Last week we investigated the impacts autonomous vehicles will have on driver licensing.
This week, we have invited a close friend of Transmax, Russell White, the founder of the Australian Road Safety Foundation and Managing Director of Driver Safety Australia, to add his insights into this complex and emerging field… Take it away Russell….
A number of years ago, a retiring Special Forces commander was being interviewed for a television program and he was asked the following question: “Are you concerned that your troops are becoming too technologically dependent?”
His response was, “ Yes, because if for some reason that technology fails or isn’t available, then they have no base skill to fall back on.’
Keep in mind, we are talking about disciplined military personnel here. So if this would be an issue for troops of that calibre, what would the impact be on a lesser specialised group such as drivers and road users?
New driver assistance systems are continuing to be developed by the automotive industry and it’s clear that they can provide many benefits. These systems now include anti-lock braking systems, traction support systems, adaptive cruise control, lane departure assistance, autonomous braking, blind spot warning systems and the list goes on.
Autonomous vehicles with very advanced technology are impressive but still have critical limitations.
The videos from the previous article show a driver in the USA using an auto pilot system and not being fully engaged in the driving task itself. But it demonstrated that regardless of the tech, the vehicle still managed to leave the road in heavy rain conditions.
And how did the “driver” respond or attempt to correct this situation? Panicked, froze and shouted: “Oh my god, oh my god, oh my god……….and I just crashed.”
Autonomous vehicles may one day provide great road safety benefits, but the complexity of the road environment presents, and will continue to present, significant challenges.
Whilst these systems may provide a benefit in one area, they may also introduce an unintended consequence in another. This could especially be the case during the fleet transitional period as vehicles with the newer systems start to be added to the traffic mix and integrating with less well equipped older vehicles.
Also, we will still need to consider the human factor impacts and the human to vehicle interface of these systems.
We will need to look at issues such as:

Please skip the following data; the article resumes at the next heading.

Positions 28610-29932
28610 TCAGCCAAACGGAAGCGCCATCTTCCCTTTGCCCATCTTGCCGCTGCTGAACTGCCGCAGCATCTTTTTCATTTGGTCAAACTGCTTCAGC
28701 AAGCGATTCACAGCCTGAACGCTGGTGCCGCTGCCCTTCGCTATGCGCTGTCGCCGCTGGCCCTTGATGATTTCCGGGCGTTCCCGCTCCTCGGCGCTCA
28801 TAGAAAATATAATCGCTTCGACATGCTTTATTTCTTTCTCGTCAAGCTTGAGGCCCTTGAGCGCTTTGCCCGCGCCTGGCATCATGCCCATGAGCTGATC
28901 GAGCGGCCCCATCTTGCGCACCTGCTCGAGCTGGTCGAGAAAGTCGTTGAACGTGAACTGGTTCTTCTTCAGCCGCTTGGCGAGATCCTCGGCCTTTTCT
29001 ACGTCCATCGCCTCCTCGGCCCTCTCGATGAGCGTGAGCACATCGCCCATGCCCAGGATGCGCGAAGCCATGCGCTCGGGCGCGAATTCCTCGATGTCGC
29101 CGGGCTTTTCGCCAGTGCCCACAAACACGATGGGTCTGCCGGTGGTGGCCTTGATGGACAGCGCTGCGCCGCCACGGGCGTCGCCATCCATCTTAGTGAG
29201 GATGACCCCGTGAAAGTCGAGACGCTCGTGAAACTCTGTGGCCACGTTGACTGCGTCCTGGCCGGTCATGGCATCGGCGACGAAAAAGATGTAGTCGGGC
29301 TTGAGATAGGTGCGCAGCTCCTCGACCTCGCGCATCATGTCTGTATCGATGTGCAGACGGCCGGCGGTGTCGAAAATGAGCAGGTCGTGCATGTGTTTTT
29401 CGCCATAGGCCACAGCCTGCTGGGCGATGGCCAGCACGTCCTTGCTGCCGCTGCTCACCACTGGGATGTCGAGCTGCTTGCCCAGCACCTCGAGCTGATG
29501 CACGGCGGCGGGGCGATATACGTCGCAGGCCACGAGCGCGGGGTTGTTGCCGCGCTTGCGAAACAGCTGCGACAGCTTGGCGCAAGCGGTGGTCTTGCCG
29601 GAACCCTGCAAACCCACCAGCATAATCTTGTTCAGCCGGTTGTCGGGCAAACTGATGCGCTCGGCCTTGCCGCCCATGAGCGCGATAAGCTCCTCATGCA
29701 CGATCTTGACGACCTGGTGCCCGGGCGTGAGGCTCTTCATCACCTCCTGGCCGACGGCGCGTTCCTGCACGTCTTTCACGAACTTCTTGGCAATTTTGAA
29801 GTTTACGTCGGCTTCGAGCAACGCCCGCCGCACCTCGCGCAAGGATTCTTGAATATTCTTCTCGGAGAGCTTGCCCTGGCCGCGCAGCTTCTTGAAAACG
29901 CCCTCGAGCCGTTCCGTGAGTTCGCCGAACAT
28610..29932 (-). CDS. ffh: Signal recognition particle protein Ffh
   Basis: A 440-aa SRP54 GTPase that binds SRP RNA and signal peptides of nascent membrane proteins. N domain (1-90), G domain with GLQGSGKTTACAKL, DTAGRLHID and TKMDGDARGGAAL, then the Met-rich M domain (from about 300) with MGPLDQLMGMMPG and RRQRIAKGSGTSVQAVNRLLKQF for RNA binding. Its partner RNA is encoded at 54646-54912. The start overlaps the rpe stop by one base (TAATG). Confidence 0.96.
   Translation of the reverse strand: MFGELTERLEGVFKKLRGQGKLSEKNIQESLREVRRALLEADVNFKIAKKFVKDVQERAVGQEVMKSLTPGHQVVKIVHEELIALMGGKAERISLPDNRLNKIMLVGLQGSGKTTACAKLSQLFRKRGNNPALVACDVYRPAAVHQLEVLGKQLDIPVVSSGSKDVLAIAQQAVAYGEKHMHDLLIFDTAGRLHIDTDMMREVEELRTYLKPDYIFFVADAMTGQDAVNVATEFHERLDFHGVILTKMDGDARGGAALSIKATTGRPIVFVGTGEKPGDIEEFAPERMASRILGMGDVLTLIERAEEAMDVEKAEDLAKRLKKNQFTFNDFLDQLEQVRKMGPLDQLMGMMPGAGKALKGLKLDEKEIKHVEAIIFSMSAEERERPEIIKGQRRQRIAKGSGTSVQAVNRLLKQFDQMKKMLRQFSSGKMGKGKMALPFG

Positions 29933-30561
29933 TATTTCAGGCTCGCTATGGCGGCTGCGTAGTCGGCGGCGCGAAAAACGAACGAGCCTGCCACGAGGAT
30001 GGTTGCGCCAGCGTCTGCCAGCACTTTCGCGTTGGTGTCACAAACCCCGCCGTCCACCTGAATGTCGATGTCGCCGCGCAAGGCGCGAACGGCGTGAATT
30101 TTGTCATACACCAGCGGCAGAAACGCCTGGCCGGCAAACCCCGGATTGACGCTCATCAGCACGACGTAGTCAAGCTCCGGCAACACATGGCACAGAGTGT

These need consideration and will need to be factored into areas such as driver licencing and driver training.
Interestingly, it currently appears that there is very limited incorporation of these new technologies in the driver training or licencing. There is either a level of total ignorance about these systems or a view that the car will fix everything.
As a result, the vast majority of the public has little or no real understanding of these new systems and how to utilise them. For example, experience with post-licence training has revealed that the vast majority of participants don’t know what an ABS system does even though this system has been around for a number of decades and is now fitted on the majority of vehicles.
An advanced automotive systems manufacturer suggested to me recently that drivers will require more training not less as more of these new systems come on line.
There is a need to undertake more research into the process of driver development and develop a more holistic approach to driver education as a life-long process. There is also a need to look at incorporating a stronger focus on overall vehicle dynamics and the benefits of modern driver assistance systems into the training of all drivers.
Autonomous vehicle safety technology will continue to be a game changer. But the broader question relates to how we best facilitate and manage that change.
Whilst these systems may one day fix many of our current road safety problems, the bottom line is that we can’t just wait for that day to arrive.
It’s important that we don’t take our eye of the ball in road safety terms and we continue to build on all our current road safety efforts.
But equally, the opportunity is also there to break the shackles of our current paradigm when it comes to training, education and road user development. We will need to focus on creating drivers that are technically astute, not technologically dependent.